Bevacizumab Benefit in Large-Volume Ovarian Cancer

Pam Harrison

August 01, 2019

Hopes that extended antiangiogenesis exposure with bevacizumab (multiple brands) might stave off tumor growth more effectively than a standard chemotherapy regimen plus or minus bevacizumab are still alive for a certain subset of ovarian cancer patients, say researchers.

This is despite the finding that there was no overall survival (OS) benefit with maintenance bevacizumab in the GOG-0218 trial, as reported when the final results were published online June 19 in the Journal of Clinical Oncology.

The final OS results from this innovative randomized trial will likely give rise to important discussions about the most appropriate treatment for patients with large-volume residual stage IV disease, for whom antiangiogenesis treatment is likely to be the most effective approach, said GOG-0218 senior author Bradley Monk, MD, professor of gynecologic oncology, University of Arizona College of Medicine, Phoenix.

On the other hand, for ovarian cancer tumors that are positive for several driver mutations, tumor mutational status may direct treatment more appropriately toward inhibition of the poly ADP ribose polymerase (PARP) enzyme with, for example, maintenance niraparib (Zejula, GlaxoSmithKline).

Niraparib maintenance therapy was put to the test in patients with first-line ovarian cancer following platinum-based chemotherapy in the large phase 3 PRIMA study.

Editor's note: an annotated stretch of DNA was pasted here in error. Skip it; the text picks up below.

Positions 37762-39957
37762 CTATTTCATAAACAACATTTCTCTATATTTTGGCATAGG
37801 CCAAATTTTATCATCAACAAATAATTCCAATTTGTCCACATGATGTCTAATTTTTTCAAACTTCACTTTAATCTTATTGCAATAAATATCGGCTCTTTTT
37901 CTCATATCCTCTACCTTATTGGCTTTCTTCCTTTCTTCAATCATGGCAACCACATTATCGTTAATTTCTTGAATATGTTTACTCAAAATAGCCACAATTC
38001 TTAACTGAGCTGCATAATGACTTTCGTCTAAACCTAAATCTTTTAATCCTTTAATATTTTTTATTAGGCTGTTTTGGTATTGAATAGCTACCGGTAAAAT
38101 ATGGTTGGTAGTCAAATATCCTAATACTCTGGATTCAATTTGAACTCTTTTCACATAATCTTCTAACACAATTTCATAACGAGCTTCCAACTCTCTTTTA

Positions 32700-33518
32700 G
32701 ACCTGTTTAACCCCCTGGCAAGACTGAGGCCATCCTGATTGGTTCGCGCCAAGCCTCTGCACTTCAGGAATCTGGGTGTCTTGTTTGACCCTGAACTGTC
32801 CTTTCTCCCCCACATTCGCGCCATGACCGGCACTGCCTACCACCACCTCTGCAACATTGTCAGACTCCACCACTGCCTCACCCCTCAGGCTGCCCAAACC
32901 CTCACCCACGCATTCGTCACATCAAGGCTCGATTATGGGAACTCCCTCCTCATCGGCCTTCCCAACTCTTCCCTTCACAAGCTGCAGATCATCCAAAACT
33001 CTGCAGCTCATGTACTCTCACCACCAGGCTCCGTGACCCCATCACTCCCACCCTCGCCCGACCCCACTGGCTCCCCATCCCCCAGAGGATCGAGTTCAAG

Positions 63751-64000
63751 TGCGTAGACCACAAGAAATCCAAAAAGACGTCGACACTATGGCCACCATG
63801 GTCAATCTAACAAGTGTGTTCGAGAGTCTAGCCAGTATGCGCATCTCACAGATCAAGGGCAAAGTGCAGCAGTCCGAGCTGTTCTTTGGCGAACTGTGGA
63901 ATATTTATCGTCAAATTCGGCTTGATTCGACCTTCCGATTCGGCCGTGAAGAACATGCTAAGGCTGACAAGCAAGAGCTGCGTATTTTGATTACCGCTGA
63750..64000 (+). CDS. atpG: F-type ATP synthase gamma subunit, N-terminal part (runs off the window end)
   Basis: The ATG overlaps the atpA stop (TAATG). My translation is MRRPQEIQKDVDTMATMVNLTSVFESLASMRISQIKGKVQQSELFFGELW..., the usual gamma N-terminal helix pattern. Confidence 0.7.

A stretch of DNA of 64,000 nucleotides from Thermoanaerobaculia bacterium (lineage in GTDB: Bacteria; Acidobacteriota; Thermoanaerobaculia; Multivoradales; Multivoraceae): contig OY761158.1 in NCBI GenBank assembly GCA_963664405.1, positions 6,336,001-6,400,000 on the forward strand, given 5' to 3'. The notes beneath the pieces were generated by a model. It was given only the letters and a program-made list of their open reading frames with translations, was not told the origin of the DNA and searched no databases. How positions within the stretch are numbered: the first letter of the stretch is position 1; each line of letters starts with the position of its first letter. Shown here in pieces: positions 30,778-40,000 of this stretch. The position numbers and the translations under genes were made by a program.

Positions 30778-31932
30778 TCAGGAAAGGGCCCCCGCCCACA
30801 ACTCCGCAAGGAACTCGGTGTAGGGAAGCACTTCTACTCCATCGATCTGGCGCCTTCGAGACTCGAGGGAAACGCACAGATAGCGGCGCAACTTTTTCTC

According to a recent press release, niraparib maintenance significantly improves progression-free survival (PFS) compared to platinum-based chemotherapy alone regardless of the patient's biomarker status.

More complete findings from PRIMA will be presented at the next major medical meeting in Europe.

"Providers and patients will soon be likely to have to make a decision between bevacizumab and a PARP inhibitor," Monk commented in an interview with Medscape Medical News.

That discussion will come down to two key points:

  • the stage of the cancer being treated — stage III or stage IV — and how much disease is left following resection of the primary tumor; and

  • the molecular signature of the tumor — namely, BRCA or other defects in homologous recombination.

The stage and bulk of the residual tumor matter because larger tumors are more dependent on angiogenesis than smaller ones, Monk explained.

"The bigger the tumors are, the more blood supply they need," he said.